“We replaced our B&G H3000 Processor for a SAILMON Model E4. It is really, really easy to setup and it seamlessly integrated in the B&G instruments on our KER 46.”
IT’S ALL ABOUT SAILI .. ENTERTAINMENT
Multiple world championships, three times around the world with the Volvo Ocean Race and multi-year record holder of the world 24-hour speed record. Gerd-Jan Poortman’s trophy cabinet is impressive. Although the 44-year-old Dutchman, father of three, can be found more often at home than on the water these days, his deep-rooted passion for sailing is far from retired. As a sailing coach of the Rotterdam Offshore Sailing Team & Ker 46 Van Uden, he transfers his know-how to new generations of sailing talents. But anyone who thinks that the lessons of the past are a matter of copy-paste is wrong. Times have changed, also for talent development. “Young talents nowadays have become freelancers. Additionally to good sailing skills, you need to be able to sell yourself to succeed in professional sailing.”
It is 2014 when the Rotterdam Royal Rowing and Sailing Association ‘De Maas’, mainly known for Olympic sailing titles, launches an ambitious talent program for Dutch sailing talent. The main goal: prepare ‘the future’ for professional offshore sailing. The means: drastic measures. As a renowned name, Gerd-Jan is appointed as the dream captain. In the sporty carbon fiber Ker 46, purchased by transport company Van Uden Group, finds men a competitive boat to win prizes. And a healthy financial base is found by attracting seven dedicated sponsors from the maritime industry. It turns out to be a very solid foundation for later successes.
Gerd-Jan starts to tell passionately when we ask him about the start of the Rotterdam Offshore Sailing Team. “I had not much doubt when they asked me to lead this project. It is fantastic to train and compete with a fixed group of young sailors for a long period. The enthusiasm and eagerness of these kids never get boring,” says Gerd-Jan. The first time it was possible to openly apply for a spot on board, the initiators were inundated with dozens of application letters. ”Like every round, we make a selection to a smaller permanent team of 16 men and women. After some sailing and a good conversation, you know who got potential and who not,” says Gerd-Jan. “After the selection, we start with an intensive trajectory. In three years, we prepare them for the ‘big work’, and train them to be experts in specific disciplines. All-rounders are useless in this market. A jack of all trades won’t be hired,” says Gerd-Jan.
Anyone who thinks that they will be continuously taken by the hand during the talent program couldn’t be more wrong. The red line of the program is self-development. “I think it is important that they learn to discover for themselves. I provide guidance and hints, but in the end, they have to do it themselves. For example, if I tip the navigator about some useful tools to prepare for races, I expect that he will stick to that. I like to see me as a conductor of the team,” says Gerd-Jan. ”Only those who can go along with it that principal will eventually excel and take a good chance for a place in professional sailing. ”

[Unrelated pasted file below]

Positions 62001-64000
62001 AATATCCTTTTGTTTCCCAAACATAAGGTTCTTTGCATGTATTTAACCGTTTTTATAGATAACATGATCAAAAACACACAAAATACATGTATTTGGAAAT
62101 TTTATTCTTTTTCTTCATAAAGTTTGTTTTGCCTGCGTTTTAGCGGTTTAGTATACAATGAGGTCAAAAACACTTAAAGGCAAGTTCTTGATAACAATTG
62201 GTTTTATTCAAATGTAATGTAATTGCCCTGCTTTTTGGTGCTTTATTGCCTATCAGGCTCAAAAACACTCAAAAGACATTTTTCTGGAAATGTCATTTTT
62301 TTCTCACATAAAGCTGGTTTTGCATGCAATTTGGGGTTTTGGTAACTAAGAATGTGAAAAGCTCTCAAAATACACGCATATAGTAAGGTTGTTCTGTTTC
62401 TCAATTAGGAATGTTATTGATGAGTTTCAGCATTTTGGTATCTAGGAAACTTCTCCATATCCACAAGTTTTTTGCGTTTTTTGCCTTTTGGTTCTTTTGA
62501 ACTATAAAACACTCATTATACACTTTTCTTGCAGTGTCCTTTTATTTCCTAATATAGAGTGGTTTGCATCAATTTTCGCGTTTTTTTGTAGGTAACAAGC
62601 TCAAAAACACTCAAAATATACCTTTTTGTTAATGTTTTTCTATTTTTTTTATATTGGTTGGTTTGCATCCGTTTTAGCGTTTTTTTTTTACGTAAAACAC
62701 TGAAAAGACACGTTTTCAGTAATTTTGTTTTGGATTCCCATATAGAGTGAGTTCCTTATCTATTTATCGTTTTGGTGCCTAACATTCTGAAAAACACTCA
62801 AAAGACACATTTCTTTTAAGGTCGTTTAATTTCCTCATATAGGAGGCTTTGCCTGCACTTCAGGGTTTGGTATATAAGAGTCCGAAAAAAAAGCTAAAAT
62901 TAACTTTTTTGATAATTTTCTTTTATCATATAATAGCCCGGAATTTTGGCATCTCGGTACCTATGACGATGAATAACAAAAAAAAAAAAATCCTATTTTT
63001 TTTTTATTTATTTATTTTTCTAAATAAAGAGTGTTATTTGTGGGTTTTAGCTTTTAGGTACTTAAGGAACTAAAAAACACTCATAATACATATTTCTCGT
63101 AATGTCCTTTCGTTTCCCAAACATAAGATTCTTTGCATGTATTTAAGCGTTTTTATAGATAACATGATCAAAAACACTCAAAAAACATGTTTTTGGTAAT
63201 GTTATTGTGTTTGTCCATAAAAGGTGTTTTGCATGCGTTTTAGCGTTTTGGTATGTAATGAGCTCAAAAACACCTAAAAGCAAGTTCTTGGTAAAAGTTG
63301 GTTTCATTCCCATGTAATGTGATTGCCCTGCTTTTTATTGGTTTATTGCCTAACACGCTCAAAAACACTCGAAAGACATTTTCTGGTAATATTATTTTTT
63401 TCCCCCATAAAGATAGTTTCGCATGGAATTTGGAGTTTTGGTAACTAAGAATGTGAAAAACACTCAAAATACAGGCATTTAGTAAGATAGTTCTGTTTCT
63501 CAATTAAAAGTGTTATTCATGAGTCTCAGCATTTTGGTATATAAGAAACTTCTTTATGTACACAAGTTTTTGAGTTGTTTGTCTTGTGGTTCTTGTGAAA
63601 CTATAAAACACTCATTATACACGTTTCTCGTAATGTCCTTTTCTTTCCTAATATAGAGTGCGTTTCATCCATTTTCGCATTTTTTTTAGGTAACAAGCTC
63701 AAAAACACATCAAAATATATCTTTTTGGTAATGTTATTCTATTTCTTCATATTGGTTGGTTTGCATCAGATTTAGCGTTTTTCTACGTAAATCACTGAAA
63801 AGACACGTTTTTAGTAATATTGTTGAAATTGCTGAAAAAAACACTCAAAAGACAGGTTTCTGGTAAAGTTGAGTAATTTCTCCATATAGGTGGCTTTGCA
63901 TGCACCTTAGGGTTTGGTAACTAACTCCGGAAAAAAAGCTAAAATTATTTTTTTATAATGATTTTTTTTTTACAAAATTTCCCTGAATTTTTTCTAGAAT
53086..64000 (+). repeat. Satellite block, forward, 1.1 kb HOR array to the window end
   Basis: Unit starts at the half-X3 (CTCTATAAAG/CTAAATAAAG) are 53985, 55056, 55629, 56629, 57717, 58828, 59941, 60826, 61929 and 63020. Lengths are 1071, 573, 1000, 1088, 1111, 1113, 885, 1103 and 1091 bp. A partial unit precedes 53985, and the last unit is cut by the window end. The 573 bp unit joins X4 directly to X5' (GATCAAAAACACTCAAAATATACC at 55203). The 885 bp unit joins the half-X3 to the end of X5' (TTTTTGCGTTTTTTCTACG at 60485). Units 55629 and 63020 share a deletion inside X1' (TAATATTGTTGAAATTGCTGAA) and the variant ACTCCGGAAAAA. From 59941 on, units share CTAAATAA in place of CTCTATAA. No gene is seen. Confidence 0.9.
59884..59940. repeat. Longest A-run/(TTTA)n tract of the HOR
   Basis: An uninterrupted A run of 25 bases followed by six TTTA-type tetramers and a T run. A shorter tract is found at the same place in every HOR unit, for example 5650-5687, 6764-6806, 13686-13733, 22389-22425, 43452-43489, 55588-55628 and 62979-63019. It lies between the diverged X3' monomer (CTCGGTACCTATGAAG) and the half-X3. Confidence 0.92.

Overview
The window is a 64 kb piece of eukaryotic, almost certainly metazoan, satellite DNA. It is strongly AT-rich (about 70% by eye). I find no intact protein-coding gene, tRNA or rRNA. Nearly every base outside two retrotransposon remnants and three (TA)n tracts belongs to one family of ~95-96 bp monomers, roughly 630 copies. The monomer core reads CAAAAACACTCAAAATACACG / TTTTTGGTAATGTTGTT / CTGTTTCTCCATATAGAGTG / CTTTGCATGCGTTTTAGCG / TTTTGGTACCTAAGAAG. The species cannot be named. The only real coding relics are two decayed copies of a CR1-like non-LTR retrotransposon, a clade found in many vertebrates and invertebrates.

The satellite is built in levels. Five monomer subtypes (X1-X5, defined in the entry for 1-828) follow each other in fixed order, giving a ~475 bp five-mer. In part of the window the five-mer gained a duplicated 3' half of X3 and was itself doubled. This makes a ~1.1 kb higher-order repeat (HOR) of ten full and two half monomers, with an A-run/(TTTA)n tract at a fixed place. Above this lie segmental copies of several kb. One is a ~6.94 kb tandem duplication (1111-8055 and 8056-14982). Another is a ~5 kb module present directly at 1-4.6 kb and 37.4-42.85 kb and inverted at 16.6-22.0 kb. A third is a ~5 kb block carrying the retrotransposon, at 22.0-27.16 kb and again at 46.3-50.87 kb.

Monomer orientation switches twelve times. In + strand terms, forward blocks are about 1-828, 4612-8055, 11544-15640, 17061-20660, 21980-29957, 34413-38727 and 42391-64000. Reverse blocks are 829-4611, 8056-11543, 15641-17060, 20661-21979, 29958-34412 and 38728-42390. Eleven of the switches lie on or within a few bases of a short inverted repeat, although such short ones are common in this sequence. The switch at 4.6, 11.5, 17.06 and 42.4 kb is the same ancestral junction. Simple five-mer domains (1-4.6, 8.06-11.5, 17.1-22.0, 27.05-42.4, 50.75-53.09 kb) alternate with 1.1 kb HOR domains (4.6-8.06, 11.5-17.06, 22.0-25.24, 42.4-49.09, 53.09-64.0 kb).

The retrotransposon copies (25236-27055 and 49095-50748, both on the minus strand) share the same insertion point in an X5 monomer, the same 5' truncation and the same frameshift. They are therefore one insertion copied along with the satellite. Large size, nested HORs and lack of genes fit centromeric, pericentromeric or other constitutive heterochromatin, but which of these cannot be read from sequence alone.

In addition to self-discipline, a strong personality and good social communication are also required qualities to survive in the field. “Professional sailing has become ninety per cent entertainment business,” warns Gerd-Jan. “I urge the talents that it is no longer just taking. It has become much more giving. Show respect to the boat owners. Make sure to be on the boat an hour in advance to clean. Buy a beer for the sponsor. Have a chat with competitors. Sure… the bottom line is good sailing skills. But only when you learn to appreciate the other factors you can succeed.’’
So times have changed. The time you can blindly rely on your sailing skills to get on board is in the past. Gerd-Jan continues: “I see more often than the boys and girls with impressive social skills get a chance on big boats more quickly than other more talented sailors. That requires a different approach in counselling. I turn them into freelancers, self-employed professionals who can stand on their own two feet, on- and offshore.” That specific approach of the Dutch coach has resulted in more and more training hours between the study books. Clinics alternate with presentations at companies. And from making your own planning to approaching sponsors. It all passes.
The intensive talent program has paid off. Renowned boats were beaten by the team during (inter-) national regattas, with podium places as compelling evidence. More importantly, a number of the talents of the Dutch top coach manage to continue their way to success after three seasons of training. “It is an illusion that all sixteen of them can immediately board the big boys,” concluded Gerd-Jan. ”But at least three to four talents transfer to professional sailing immediately after completing the program.” It is therefore not the quantity, but the quality of the talents that makes the sailing coach satisfied: ”Latest I received a text message from a boat owner. About a talent of mine who had just come on board. The owner was highly impressed with his conviction and skills. That’s fantastic, right? It makes me so proud. That’s what I do it for.”